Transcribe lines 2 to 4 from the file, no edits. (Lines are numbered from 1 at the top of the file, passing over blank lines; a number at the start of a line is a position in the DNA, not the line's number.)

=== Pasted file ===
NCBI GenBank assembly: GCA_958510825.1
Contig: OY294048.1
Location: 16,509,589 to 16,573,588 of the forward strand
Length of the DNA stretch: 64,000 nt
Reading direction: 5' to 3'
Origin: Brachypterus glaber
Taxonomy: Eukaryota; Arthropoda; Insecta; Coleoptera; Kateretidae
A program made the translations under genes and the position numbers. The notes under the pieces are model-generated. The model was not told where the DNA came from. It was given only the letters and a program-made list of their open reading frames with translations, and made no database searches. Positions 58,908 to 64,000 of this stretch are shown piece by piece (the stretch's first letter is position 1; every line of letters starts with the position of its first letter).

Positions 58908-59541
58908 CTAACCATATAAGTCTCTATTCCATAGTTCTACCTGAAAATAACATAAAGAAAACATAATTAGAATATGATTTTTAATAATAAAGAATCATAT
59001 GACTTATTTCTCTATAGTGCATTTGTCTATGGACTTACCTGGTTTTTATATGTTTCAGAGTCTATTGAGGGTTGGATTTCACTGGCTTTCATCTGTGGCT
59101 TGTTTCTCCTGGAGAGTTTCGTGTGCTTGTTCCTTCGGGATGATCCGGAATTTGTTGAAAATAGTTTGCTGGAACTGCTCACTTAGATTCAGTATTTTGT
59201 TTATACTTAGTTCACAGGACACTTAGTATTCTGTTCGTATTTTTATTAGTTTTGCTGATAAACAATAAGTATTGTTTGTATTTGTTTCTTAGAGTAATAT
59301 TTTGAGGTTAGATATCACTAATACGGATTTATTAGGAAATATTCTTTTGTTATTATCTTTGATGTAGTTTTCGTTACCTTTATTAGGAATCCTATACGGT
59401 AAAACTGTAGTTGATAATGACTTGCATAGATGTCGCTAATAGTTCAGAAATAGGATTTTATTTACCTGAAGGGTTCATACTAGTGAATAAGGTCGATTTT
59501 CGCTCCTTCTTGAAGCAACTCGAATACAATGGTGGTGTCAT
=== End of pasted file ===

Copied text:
Contig: OY294048.1
Location: 16,509,589 to 16,573,588 of the forward strand
Length of the DNA stretch: 64,000 nt